2. I love the idea of reading Shel Silverstein to the kids while they snack. I might adopt this too – they never want to pick those books for reading time but I could pick them for an early reading time instead!

  3. Love the poetry idea. We've been focusing on nursery rhymes during book reading but I think we are ready to move on. Also, I love streamlining food prep. I always pack lunches when we clean up dinner the night before.

  4. We got a copy of the National Geographic Book of Animal Poetry given to us when I was asking around for animal magazines to use for a collage. We love it! We did end up cutting out some pages (the pictures are fantastic!), but I've been surprised how much we have loved the poetry too.

  5. I pack lunch for everybody in the morning too. I usually bring lunch with us to the gym, or wherever we are going, and then the younger ones eat on the way home and we can walk in the door and go straight to nap time. Love it!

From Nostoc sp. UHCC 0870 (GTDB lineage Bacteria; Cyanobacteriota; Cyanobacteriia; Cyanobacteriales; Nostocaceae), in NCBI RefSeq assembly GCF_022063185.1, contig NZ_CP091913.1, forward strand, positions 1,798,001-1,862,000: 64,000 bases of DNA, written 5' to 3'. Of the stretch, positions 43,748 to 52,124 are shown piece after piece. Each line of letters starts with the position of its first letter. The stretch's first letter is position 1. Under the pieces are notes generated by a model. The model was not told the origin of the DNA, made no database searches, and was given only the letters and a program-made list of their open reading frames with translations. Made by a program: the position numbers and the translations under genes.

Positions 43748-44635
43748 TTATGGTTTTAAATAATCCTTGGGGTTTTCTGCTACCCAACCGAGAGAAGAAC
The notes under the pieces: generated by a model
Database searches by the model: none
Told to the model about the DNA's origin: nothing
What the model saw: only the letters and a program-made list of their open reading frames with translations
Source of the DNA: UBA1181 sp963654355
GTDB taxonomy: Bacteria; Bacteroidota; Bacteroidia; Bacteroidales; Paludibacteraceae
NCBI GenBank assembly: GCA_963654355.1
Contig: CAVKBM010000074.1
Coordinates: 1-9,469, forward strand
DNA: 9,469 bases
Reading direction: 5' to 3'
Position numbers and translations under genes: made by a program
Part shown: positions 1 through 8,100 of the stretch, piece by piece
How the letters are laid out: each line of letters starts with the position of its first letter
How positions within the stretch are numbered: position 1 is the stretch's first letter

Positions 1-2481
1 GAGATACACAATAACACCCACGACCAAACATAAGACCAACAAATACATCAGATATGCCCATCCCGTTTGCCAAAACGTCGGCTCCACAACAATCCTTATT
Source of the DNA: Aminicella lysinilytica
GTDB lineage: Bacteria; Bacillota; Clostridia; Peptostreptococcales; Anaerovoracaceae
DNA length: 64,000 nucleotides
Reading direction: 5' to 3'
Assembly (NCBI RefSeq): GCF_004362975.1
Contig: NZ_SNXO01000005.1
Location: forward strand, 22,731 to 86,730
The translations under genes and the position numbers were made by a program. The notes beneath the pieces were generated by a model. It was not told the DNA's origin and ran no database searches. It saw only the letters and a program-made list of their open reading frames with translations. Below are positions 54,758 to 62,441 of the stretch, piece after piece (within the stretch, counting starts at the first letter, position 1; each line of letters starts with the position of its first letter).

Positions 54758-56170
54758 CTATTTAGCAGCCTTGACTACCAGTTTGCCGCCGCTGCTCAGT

6. Long time reader (pre-Ella) and first time commenter (I don't know why it took me so long!). I just wanted you to know that I really love your sponsored posts. You do a wonderful job of incorporating the product into an informative and, more importantly, entertaining piece. Thank you for all the work you put into this blog!

  7. I wish my kids would eat more veggies in their school lunches! Your lunch ideas are great. What type of lunch boxes are you using? They look really customizable.

  8. Okay, I'm loving the lunchbox idea. I'm wondering why I've never done it before. If I'm going to the trouble of making one lunch, I might as well make three. Now to find a compartmentalized lunch box that I actually like . . .

    I have to say, besides poetry snack time, one of the highlights of the summer was memorizing poems as a family. Some of our favorites were from Ogden Nash's collection of animal poetry (particularly, the panther, termite, and shark ones). What have been some of your favorite poems to memorize with Ella?